Federal Court criticizes CSIS for court orders and for failing to keep the court informed

OTAWA –

The Federal Court is urging the Canadian Security Intelligence Service to “do better” after reprimanding the spy agency over concerns related to court orders and the release of information about Canadians.

The ruling by Chief Justice Paul Crampton is the latest expression of the court’s discontent with CSIS over its obligation to keep the court informed of issues in a timely manner.

A public version of the top-secret October 2023 decision was released on Tuesday.

The ruling describes how CSIS relied on the Communications Security Establishment, Canada’s cyberespionage agency, to help carry out court-approved orders to gather information.

It later emerged, through a spy surveillance report, that CSE had revealed information about Canadians in a way that contradicted key principles that CSIS had previously outlined to the court.

The information apparently concerned Canadian officials and other sensitive groups, although Crampton’s ruling does not elaborate.

The judge says CSIS must ensure that such third parties, like the CSE, meet the same standards that apply to the intelligence service itself.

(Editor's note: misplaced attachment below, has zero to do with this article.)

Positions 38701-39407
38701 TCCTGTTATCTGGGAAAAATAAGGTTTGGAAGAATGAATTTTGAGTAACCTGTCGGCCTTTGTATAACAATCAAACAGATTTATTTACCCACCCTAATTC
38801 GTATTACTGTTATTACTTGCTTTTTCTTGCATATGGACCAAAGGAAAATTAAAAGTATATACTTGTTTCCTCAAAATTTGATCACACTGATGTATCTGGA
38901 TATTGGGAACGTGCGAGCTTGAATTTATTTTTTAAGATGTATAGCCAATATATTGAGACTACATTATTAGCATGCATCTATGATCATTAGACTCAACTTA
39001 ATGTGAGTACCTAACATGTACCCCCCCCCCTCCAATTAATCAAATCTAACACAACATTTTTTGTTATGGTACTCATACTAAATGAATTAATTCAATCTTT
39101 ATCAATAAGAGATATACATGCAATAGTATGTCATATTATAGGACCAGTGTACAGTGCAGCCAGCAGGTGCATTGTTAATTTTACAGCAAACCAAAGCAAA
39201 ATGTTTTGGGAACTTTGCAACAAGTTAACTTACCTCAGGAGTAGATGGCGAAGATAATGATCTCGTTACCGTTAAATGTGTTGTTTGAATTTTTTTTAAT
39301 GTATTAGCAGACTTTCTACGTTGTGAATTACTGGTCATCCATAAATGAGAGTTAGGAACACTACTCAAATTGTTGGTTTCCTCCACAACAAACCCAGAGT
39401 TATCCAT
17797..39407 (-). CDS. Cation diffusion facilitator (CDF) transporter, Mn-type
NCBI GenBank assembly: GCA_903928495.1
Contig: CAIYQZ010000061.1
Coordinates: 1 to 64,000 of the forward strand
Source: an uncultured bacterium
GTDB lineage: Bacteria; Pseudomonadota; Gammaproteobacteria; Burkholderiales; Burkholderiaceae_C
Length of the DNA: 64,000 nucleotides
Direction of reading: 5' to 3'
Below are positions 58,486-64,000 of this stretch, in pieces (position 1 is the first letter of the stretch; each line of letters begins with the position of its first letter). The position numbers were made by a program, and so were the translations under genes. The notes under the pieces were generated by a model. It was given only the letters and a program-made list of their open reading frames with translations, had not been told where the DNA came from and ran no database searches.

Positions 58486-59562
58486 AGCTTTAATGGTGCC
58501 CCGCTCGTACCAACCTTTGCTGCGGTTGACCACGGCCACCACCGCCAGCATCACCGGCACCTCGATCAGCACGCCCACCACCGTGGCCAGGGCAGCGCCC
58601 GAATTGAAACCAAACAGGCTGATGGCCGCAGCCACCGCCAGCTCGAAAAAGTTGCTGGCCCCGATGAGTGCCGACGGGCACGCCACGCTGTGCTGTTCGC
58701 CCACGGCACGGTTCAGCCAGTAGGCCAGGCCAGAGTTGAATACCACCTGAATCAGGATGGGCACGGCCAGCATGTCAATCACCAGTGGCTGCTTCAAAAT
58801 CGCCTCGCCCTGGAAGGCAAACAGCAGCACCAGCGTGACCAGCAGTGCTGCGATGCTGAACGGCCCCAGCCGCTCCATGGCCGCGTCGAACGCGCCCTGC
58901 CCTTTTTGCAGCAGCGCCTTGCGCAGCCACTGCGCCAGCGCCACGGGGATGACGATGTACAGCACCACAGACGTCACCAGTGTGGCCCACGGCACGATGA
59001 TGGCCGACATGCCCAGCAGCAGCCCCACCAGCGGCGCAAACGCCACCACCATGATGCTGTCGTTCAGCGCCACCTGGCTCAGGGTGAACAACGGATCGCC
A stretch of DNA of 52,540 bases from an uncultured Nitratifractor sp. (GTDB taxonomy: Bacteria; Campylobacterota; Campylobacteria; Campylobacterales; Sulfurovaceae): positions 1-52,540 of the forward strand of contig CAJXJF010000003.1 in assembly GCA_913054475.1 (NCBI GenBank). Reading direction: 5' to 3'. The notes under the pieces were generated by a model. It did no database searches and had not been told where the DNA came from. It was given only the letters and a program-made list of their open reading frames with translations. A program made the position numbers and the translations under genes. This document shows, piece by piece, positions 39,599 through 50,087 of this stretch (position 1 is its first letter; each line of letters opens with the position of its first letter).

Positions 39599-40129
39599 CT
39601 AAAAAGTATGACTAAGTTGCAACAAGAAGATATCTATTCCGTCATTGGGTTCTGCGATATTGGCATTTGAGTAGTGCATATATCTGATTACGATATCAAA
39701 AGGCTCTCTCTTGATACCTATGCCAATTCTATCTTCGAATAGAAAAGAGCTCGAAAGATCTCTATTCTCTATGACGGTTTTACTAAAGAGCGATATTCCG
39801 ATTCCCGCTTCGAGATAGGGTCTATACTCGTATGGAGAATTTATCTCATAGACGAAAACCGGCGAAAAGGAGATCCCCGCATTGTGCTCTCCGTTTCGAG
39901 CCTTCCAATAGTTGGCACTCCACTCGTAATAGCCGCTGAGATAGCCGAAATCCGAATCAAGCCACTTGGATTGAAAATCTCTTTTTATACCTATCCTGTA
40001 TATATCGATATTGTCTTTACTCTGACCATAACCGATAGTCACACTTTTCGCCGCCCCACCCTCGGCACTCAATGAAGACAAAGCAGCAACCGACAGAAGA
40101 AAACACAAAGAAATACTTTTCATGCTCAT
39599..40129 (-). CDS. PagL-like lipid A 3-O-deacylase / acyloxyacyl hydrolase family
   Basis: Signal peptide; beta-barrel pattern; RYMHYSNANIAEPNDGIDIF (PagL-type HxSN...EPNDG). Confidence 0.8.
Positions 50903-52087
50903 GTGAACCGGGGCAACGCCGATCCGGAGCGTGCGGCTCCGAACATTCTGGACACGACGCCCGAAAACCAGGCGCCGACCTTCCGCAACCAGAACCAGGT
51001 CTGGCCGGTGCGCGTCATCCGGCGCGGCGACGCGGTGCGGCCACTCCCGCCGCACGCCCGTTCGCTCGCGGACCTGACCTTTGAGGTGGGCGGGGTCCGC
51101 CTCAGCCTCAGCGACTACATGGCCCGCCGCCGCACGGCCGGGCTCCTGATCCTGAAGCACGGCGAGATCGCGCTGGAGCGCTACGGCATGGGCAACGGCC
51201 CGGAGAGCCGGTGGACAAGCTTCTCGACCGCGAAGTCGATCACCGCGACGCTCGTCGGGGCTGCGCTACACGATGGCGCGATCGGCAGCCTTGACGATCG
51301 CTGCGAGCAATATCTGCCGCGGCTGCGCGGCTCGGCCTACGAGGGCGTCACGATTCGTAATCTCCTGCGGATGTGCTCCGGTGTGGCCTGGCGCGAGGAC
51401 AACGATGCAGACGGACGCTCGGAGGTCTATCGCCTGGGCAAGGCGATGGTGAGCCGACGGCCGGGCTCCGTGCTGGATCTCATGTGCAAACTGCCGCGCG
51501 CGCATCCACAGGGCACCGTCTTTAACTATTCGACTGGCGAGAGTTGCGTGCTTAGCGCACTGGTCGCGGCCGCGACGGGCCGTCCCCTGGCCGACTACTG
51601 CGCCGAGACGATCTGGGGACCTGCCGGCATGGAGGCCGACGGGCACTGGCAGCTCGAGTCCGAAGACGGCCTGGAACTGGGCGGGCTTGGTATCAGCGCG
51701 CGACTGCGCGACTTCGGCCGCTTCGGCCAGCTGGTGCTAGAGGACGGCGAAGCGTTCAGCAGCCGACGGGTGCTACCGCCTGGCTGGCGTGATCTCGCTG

“The CSE did not apply those same strict standards,” Crampton wrote. In turn, the cyberespionage agency’s policies and practices led to the release of information about Canadians that would not have complied with CSIS’s internal policies and procedures.

CSIS is responsible for all information collected pursuant to court orders, the ruling says.

As a result, CSIS has a duty to be “proactive and diligent” to ensure that such information is treated in accordance with the relevant order, any statements previously made to the court, and the laws of Canada, Crampton wrote.

This remains true when CSIS requests assistance from others, including CSE, to execute orders, he said.

“CSIS’s failure to meet its obligations in this regard appears to have been an institutional failure, rather than a failure of any particular individual or individuals,” Crampton added.

“This failure strikes at the heart of CSIS’s relationship with the court. It is a matter of institutional trust. It is up to CSIS to continue its recent efforts to improve.”

The deficiency was exacerbated when CSIS failed to inform the court as soon as possible of what it had learned from the spy watchdog, the National Security and Intelligence Review Agency, according to the ruling.

Despite having provided assurances to the court in this regard in the past, CSIS has brought such information to the court’s attention “long after it should have, on more than one occasion,” Crampton added.

“Meanwhile, the court continued to issue orders, without being aware of important information that was relevant to its consideration of those orders. Once again, this is a matter of institutional trust.”


This report by The Canadian Press was first published Jan. 30, 2024.

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